Federal regulators have threatened to pull funding from three more heart transplant programs, continuing a national crackdown on substandard programs that began last year.
In letters sent Friday, the U.S. Centers for Medicare and Medicaid Services gave hospitals in Texas, Minnesota and Indiana 30 days to submit acceptable plans to overhaul their programs. If they are unable to do so, they will lose federal funding.
A fourth heart transplant program, at University of Kentucky Chandler Hospital, has agreed to withdraw from Medicare.
In 2005 and 2006, each of the four programs performed fewer than the 12 heart transplants annually that Medicare required to ensure proficiency. (Experts generally agree that the more a program performs specialized procedures, the sharper its performance.)
The Medicare agency increased scrutiny of programs nationwide after a Los Angeles Times investigation in June 2006.
The Times found that a fifth of the 236 federally funded heart, liver and lung transplant centers had substandard patient survival rates or performed too few operations.
Since last year, eight transplant programs have agreed to forgo federal money, another five are operating under corrective plans approved by Medicare, and one, BryanLGH Medical Center East in Lincoln, Neb., has had its funding pulled.
Without the Medicare agency's approval, it can be difficult for a transplant center to secure private insurance contracts or even stay open.
Indeed, BryanLGH decided to deactivate its program after losing federal funds. Officials said they couldn't envision a scenario in which they would be able to perform 12 transplants a year.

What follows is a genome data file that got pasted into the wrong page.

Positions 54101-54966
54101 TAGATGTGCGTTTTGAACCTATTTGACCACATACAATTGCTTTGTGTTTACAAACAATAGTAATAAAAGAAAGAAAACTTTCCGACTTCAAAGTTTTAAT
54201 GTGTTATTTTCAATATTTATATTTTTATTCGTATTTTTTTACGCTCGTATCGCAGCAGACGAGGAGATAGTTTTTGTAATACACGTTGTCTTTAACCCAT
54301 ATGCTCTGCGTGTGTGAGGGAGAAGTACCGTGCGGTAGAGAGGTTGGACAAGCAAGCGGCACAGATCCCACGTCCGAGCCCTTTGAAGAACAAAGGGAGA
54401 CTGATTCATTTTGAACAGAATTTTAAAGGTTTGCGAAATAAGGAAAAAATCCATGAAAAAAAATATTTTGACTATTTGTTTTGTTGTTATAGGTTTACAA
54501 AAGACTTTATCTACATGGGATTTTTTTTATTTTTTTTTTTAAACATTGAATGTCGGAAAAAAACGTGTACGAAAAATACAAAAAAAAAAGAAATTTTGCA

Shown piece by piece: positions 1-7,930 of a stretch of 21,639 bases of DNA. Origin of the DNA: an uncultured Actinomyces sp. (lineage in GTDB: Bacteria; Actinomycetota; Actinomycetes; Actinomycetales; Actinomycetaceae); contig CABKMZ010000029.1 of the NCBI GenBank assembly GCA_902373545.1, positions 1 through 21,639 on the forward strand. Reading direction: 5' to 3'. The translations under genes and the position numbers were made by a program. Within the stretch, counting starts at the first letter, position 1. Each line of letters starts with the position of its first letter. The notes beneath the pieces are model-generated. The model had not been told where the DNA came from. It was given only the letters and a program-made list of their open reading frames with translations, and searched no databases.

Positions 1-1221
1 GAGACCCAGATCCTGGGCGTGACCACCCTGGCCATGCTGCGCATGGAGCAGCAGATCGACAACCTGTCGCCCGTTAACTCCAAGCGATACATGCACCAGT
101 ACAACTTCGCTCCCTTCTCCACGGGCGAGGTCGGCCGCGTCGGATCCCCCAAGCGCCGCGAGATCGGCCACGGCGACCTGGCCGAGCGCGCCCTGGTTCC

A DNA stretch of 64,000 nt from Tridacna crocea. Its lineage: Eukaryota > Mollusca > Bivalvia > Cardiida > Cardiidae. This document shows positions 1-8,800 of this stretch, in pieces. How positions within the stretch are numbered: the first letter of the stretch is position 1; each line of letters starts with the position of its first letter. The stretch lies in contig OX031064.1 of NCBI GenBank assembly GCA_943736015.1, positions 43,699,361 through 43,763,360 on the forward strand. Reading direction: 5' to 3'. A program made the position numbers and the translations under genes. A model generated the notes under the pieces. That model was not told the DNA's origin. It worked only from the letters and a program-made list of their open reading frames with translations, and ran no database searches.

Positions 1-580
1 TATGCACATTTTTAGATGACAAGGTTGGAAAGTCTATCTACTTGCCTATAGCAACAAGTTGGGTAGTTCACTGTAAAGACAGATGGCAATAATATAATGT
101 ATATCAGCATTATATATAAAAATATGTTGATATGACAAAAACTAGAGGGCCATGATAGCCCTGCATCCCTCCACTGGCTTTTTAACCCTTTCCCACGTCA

"We think we did a very good job," said Lawrence Elliott, a hospital vice president. "But at the same time, we've always said if we can't really ... meet the requirements then we shouldn't be doing it."
The notified hospitals are Christus Santa Rosa Hospital-Medical Center in San Antonio, Abbott Northwestern Hospital in Minneapolis and St. Vincent Indianapolis Hospital.
The programs can maintain certification -- and funding -- by submitting acceptable corrective plans. These must include explanations of why the programs failed to meet Medicare standards, as well as the short- and long-term measures that would be taken to ensure continued compliance with U.S. standards.
Although the programs drew Medicare's attention by performing fewer than 12 surgeries annually, the government has since issued new standards that will reduce the annual requirement to 10.
Jennifer Milton, director of the Christus Transplant Institute, said Medicare's letter was not a surprise. The program performed five heart transplants in 2006.
"We knew we weren't meeting the volume criteria," Milton said. "We had already recognized that it was an issue."
Milton said the hospital was committed to keeping the program open and had formed partnerships with the University of Texas Health Science Center at San Antonio to develop more comprehensive services.
In a written statement, University of Kentucky Chandler Hospital said it volunteered to temporarily forgo Medicare funding for its heart transplant patients while it works to build its volume. The hospital said it would continue to perform surgeries for non-Medicare patients.
Dr. David Moliterno, director of the hospital's heart institute, said many hospitals had seen their transplant numbers decline because of the increased popularity of less-invasive procedures and other medical therapies. Even so, he said, "we have a very high rate of cardiovascular disease in this part of the nation and it is important that we continue to provide access to the full spectrum of services for heart patients, including transplants."
Officials at St. Vincent and Abbott Northwestern did not respond to requests for comment.
To read previous Times stories on organ transplants, go to www.latimes.com/transplants.